The coronavirus pandemic has devastated bank stocks. This is because of much higher risks of loan defaults, lower profits due to low interest rates and slashed dividends. But for this reason, bank stocks are extremely cheap. One of these is mega-giant HSBC Holdings (LSE: HSBA). HSBC shares have fallen by around 60% year-to-date, and, unlike some other bank stocks, it has not staged a significant recovery. But are HSBC shares simply too cheap to ignore, or does it have further to fall?
Resolute through a crisis
Founded in 1865, HSBC has survived a number of crises. For example, in the aftermath of the 2008/09 global financial crisis, the share price was able to rise 105% in just eight months. This is in part due to a sturdy balance sheet, which it maintains today. It is also one of the largest financial organisations in the world, with significant exposure throughout Asia. In this respect, some believe that the bank is ‘too big to fail’.
Why has it not recovered like other bank stocks?
While other bank stocks have already seen significant recoveries from their lows, HSBC has seen little growth. This is mainly because it is dealing with the geopolitical tensions occurring between China and the US. HSBC profits are heavily dependent on its position within Hong Kong and Asia in general. In fact, Asia accounts for 90% of profits. The decision to support the new security law in Hong Kong has also led to criticism of the bank. As a result, I do worry that the ongoing tensions in Hong Kong will place a major strain on the firm and hinder its recovery.
Another reason why I think this bank stock has not recovered as strongly is due to poor leadership over the years. The current CEO is Noel Quinn, who succeeded John Flint after his sacking last year. But it took Quinn six months to produce the first strategic plan for the bank, and this was scrapped due to the pandemic. The current plan includes cutting staff and shrinking the size of the bank. While this should help increase profits, decisive and even ruthless action is essential for its future health (sad though this is for those who lose their jobs). I’m not convinced that HSBC management is strong enough to achieve this aim.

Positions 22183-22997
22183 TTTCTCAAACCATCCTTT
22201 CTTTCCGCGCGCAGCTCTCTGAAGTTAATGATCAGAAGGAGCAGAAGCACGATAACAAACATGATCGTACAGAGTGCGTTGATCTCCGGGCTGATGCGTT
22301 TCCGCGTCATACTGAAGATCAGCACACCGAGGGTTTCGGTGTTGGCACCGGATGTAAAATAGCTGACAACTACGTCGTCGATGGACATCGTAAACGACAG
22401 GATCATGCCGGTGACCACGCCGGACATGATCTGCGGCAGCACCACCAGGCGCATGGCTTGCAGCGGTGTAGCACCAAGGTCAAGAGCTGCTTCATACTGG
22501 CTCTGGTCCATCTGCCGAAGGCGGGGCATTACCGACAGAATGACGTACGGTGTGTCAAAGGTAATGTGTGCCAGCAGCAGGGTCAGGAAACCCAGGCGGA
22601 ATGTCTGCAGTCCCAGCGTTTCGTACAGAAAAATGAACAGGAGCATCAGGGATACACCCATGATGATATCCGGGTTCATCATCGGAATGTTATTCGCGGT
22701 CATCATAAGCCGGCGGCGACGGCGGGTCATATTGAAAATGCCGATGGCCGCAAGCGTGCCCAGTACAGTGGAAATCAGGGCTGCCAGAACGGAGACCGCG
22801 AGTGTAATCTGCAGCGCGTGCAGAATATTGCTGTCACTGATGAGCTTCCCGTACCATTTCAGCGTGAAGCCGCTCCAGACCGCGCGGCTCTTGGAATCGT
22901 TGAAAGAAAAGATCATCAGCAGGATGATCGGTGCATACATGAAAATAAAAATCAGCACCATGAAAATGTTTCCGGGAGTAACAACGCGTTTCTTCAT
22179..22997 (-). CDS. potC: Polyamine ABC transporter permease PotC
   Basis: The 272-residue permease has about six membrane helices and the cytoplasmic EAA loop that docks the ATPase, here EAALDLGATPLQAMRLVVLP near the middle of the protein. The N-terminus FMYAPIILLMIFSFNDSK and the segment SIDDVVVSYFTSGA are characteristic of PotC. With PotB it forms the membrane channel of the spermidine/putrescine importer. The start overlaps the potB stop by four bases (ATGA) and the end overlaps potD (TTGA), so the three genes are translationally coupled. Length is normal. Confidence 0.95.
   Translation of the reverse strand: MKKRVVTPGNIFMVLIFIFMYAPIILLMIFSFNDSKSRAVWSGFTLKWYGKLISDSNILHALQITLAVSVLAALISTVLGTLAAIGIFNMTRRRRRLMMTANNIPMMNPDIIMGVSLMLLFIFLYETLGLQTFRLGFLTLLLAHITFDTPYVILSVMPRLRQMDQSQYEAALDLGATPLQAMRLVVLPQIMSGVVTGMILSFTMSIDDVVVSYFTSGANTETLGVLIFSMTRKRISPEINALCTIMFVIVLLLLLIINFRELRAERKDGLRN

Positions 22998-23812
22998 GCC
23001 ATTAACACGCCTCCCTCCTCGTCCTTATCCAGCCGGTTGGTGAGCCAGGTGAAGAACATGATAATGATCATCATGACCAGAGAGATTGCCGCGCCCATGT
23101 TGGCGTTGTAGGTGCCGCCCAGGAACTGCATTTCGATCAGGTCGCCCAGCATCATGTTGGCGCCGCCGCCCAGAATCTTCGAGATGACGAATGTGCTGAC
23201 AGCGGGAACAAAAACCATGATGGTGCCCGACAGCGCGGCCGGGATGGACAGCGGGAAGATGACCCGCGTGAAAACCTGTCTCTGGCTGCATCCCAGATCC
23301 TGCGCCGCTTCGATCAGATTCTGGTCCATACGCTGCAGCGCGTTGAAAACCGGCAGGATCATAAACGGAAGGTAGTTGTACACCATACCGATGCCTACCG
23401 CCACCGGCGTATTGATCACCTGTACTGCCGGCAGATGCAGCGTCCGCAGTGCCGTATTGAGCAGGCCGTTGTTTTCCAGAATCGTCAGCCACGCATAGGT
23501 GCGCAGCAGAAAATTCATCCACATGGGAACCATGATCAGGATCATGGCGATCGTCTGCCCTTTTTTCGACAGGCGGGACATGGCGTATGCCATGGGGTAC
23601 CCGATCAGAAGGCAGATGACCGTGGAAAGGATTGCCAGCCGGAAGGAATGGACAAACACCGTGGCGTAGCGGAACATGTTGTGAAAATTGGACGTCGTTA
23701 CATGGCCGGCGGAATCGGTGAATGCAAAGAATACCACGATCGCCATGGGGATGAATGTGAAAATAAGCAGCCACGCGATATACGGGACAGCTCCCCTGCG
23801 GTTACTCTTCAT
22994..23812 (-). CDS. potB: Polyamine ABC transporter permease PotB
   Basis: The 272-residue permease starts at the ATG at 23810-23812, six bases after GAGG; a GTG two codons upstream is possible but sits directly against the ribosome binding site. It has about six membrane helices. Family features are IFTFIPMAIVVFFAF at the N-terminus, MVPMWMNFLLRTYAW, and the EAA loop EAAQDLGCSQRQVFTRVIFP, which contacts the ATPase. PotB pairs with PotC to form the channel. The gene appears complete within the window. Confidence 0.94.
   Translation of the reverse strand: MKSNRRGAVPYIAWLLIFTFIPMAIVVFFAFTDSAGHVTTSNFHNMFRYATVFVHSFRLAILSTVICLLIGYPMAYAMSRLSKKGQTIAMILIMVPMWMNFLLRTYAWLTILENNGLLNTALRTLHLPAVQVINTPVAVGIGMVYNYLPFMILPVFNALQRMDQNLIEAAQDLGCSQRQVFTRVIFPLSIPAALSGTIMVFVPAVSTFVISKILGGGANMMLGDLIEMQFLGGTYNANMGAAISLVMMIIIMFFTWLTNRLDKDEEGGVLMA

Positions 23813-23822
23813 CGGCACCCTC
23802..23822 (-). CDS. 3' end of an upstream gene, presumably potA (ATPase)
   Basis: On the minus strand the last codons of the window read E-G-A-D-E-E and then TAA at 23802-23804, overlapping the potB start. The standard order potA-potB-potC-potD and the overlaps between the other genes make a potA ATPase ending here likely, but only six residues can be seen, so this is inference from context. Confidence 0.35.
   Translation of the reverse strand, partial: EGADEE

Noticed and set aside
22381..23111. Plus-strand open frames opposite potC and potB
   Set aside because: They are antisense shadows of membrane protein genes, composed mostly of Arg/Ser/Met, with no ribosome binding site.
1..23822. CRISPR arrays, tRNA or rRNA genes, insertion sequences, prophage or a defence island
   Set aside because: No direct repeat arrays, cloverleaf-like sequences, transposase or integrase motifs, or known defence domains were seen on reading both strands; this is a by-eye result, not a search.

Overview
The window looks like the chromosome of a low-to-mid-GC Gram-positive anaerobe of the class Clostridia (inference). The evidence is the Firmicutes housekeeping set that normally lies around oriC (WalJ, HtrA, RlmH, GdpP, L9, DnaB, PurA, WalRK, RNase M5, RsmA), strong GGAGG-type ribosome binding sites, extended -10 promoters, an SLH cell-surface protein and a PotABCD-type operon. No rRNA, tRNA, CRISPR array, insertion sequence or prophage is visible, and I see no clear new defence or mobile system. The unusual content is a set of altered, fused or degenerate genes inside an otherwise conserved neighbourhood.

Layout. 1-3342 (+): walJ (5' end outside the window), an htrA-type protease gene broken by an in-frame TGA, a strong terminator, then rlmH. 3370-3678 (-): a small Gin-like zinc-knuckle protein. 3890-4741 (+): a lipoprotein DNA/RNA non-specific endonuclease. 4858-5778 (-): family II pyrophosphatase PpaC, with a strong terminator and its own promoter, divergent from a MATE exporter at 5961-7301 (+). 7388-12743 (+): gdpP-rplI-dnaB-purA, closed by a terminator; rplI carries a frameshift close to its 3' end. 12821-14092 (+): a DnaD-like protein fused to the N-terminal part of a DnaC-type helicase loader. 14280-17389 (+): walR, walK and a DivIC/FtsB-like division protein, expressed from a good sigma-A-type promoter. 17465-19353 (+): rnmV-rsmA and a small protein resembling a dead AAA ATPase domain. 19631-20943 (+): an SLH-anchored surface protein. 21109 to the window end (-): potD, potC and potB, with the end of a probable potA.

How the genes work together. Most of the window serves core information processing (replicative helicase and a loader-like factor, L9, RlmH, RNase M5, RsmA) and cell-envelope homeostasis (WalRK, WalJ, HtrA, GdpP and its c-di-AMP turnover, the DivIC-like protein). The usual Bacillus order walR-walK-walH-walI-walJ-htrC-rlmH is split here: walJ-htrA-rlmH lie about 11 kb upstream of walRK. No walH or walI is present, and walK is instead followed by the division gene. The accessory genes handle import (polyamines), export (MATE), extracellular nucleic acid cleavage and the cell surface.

HSBC is also dealing with similar issues to all other bank stocks. For example, the Bank of England has pressurised them into cancelling both dividends and share buybacks until the end of the year. This is so that they have maximum funds available for supporting businesses and sufficient cash in preparation for loan defaults. The cut dividend was particularly badly received in Hong Kong, where dividends have not been restricted. As a result, this could be especially damaging towards HSBC and its position in Asia.
For the final analysis, I would therefore stay away from this bank stock. While I do think HSBC shares will recover, I also believe that the current geopolitical tensions will hinder this growth. Instead, I would therefore invest my money in other FTSE 100 stocks.
Stuart Blair has no position in any of the shares mentioned. The Motley Fool UK has recommended HSBC Holdings. Views expressed on the companies mentioned in this article are those of the writer and therefore may differ from the official recommendations we make in our subscription services such as Share Advisor, Hidden Winners and Pro. Here at The Motley Fool we believe that considering a diverse range of insights makes us better investors.